By the end of this decade, power and influence will shift largely to those people with the best reputations and trust networks, from people with money and nominal power. That is, peer networks will confer legitimacy on people emerging from the grassroots.
Is it just me, or is Newmark describing, in a loose sense, the idea of qawm? I'm skeptical of pre-Zahir Shah Afghanistan being the model for a sort of future network that can form the basis of a state. And, in my vastly unscientific opinion, I think that a straw poll of Kyrgyz and Kyrgyzstanis wouldn't lead to anyone preferring to live in an Afghanistan-esque situation.
I agree with most of the other writers on this site, I think, when I say that Twitter et al have done little more than speed up unrest that would be happening besides. It says a lot that Otunbayeva is the interim leader, not some random cadre of students or someone equally unknown. There is more to ruling a state, or even disseminating information, then reputation and trust. "Nominal Power" is still, and will be still, plenty powerful.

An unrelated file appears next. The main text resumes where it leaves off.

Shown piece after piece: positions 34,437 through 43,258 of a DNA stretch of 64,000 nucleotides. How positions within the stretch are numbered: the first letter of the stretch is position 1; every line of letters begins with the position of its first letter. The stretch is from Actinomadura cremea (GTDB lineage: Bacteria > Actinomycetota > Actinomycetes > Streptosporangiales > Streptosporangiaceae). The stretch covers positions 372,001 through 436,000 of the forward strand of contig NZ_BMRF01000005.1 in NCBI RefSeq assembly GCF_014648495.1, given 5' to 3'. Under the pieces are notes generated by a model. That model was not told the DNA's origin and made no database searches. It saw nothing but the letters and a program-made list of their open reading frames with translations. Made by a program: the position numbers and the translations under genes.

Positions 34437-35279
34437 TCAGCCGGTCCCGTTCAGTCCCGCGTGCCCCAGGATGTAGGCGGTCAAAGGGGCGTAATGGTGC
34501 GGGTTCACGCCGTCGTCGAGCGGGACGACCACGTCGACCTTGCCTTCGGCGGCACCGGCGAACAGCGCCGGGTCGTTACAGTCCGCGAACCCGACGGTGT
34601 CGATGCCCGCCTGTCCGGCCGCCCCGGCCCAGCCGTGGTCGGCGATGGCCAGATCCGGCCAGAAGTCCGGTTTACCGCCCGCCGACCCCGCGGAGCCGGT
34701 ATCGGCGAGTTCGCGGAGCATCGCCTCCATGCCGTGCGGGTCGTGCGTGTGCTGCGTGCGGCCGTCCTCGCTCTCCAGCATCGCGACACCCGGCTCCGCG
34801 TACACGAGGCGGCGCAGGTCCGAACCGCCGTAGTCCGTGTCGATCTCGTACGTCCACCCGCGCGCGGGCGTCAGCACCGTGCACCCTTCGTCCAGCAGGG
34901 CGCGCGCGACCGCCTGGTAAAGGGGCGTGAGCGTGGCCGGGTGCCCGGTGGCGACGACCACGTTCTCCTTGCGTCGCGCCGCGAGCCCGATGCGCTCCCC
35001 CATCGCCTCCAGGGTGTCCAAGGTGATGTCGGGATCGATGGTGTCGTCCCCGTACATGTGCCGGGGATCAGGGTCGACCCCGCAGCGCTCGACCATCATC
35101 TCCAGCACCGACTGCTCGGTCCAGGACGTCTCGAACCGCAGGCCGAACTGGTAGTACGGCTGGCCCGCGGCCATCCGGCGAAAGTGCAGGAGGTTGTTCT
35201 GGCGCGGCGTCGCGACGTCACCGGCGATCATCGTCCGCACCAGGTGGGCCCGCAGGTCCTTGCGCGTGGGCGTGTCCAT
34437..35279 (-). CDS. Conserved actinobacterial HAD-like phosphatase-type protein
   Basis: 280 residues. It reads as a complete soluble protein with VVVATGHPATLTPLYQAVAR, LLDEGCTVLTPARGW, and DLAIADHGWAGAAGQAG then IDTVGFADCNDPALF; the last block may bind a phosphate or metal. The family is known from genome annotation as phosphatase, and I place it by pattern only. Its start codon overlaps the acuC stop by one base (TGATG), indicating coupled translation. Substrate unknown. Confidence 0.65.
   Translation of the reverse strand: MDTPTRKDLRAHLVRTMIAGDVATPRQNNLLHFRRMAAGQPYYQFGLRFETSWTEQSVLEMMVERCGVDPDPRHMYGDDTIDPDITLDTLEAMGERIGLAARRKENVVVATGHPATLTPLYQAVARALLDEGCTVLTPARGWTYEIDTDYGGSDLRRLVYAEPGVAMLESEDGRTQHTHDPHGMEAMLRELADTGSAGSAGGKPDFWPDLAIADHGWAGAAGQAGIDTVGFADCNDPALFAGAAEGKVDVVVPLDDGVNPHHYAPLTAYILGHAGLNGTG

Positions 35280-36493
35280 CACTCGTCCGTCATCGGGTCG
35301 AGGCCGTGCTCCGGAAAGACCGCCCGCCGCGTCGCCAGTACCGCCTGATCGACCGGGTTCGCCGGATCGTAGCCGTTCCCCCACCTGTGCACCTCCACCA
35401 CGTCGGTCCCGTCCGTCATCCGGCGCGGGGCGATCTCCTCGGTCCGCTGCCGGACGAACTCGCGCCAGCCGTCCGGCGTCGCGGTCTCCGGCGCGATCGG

I'm awfully optimistic about the power of crowds. And I think that the more access they have to cheap technology. Like, say, building real houses and infrastructure instead of slums out of barbed wire and sandbags. Real change off of the internet has to occur as well, and to take that sort of change on requires Newmark's nominal power. I'm not sure that has happened, or has the chance to happen, quite yet.